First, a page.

A “number” of forces across the country are investigating reports of spiking done with injections, a police organisation official has said.
Sarah Crew from the National Police Chiefs’ Council (NPCC) said on Wednesday she had become aware of allegations of injection spiking that morning.
“From the reports that I’ve seen, at the moment I can see a number of police forces are investigating them,” the group’s lead for Rape and Adult Sexual Offences said.
Ms Crew, who is Temporary Chief Constable at Avon and Somerset Police, said: “I think there is a fair assumption there may be a sexual motive in those. But there isn’t an indication.”
She told the Home Affairs committee she had raised the reports of spiking incidents involving injections to the National Crime Agency but added: “It is difficult to make an assessment on that particular trend at the moment.”
Nottinghamshire Police and West Yorkshire Police are both looking into reports of people being spiked with needles.
A Police Scotland spokesperson said on Wednesday the force was aware of social media posts about injection spiking incidents. “Officers are carrying out enquiries, and a small number of reports from the Edinburgh, Dundee and Glasgow areas are being investigated,” they added.
Cressida Dick, the Metropolitan Police chief, was asked on Wednesday morning about reports of injection spiking. “I’m afraid I hadn’t heard that. But it sounds very worrying,” she told the Police and Crime Committee.
Nightclub boycotts have been planned across the UK in a call for tougher action to tackle spiking, including tigher checks on entry.
Girls Night In campaigns are urging people to avoid clubs in cities such as Nottingham, Bristol, Edinburgh and Cardiff next week, with organisers saying women are “scared” and clubbing experiences are “tainted by the fear, worry and anxiety that we are going to be drugged”.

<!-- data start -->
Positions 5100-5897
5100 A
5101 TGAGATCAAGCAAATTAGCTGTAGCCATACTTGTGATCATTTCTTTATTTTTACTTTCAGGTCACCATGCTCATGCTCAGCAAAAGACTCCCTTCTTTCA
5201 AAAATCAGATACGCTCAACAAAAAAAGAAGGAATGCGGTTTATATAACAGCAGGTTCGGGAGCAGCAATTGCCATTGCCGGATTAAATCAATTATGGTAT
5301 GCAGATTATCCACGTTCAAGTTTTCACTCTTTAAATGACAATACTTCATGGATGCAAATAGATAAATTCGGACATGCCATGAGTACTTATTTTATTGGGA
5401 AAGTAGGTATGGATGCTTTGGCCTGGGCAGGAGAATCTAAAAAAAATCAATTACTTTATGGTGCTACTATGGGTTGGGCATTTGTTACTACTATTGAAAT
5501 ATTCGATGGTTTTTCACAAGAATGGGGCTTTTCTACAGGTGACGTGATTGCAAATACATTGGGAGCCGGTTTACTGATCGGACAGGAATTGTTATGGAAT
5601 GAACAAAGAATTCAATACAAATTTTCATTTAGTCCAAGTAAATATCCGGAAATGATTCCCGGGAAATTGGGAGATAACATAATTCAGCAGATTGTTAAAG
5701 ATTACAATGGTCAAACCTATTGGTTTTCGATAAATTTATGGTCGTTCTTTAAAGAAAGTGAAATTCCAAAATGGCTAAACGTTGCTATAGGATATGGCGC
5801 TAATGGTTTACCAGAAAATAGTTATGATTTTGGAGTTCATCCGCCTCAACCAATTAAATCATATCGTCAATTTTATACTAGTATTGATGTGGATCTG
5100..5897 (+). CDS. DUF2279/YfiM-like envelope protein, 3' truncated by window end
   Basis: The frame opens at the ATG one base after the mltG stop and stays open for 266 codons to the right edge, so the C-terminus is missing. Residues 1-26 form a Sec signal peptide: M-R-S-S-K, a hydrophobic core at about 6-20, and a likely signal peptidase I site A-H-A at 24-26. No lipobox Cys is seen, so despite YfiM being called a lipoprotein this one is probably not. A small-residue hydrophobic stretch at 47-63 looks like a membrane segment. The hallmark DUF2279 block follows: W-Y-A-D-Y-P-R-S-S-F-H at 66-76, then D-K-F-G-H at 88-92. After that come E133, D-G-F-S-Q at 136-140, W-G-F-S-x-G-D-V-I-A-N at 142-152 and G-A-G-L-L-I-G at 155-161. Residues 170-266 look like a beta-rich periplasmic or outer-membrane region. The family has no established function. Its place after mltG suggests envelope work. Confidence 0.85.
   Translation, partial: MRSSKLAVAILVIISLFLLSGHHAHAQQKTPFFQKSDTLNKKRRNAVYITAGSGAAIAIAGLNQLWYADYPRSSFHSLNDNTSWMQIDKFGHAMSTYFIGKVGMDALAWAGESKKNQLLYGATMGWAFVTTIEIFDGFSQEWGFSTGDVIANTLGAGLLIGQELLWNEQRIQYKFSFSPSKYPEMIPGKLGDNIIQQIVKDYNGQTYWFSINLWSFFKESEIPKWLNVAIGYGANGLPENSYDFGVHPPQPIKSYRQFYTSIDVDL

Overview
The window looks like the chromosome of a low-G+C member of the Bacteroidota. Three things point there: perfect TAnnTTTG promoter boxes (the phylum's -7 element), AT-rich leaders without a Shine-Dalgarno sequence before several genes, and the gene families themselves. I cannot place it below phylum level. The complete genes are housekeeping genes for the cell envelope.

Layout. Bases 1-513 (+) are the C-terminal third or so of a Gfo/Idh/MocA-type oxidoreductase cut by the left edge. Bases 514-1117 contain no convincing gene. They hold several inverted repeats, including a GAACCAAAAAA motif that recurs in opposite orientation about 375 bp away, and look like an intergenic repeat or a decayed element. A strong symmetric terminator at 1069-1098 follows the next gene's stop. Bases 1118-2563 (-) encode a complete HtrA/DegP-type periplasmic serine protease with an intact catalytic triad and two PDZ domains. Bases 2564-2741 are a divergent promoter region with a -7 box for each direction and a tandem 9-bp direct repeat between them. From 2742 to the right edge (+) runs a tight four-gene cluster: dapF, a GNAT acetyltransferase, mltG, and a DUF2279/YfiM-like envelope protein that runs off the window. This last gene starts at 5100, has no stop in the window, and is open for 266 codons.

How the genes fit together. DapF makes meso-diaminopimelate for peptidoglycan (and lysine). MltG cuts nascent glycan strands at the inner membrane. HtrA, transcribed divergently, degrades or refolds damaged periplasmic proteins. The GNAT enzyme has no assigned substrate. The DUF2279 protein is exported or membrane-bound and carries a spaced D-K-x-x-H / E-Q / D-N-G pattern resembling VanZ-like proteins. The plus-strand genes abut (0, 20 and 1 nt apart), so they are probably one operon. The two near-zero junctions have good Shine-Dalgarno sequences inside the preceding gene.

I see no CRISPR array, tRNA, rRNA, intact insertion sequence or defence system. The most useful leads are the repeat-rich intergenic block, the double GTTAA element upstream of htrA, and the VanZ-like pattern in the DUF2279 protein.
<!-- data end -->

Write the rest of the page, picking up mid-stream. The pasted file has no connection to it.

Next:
A 19-year-old student said she woke up with no memory and a limp after a night out in Nottingham last week, later finding a pinprick on her leg that caused a shooting pain when touched.
“The main thing that is really terrifying me as well as being spiked is that it was by an injection,” Zara Owen toldThe Independent. “Naturally, I could be a carrier of HIV or hepatitis if this needle in use was a dirty one.”
The shadow home secretary addressed reports of injection spiking on Wednesday, saying it was “terrifing”.
“This awful crime needs to be clamped down on without delay,” Labour’s Nick Thomas-Symonds added.
Asked about spiking at the Home Affairs committee on Wednesday, Donna Jones, the joint national lead for supporting victims at the Association for Police and Crime Commissioners, said she thought the “scale of the problem” was “more significant than we realise” due to the “vulnerability” of victims. who have often consumed alcohol.
Priti Patel, the home secretary, has also asked police forces to urgently assess the scale of drink spiking at nightclubs and parties after some said they had seen more spiking incidents in recent months.
Spiking drinks can lead to up to ten years in prison - or even higher if other offences like rape, robbery or another assault has taken place.
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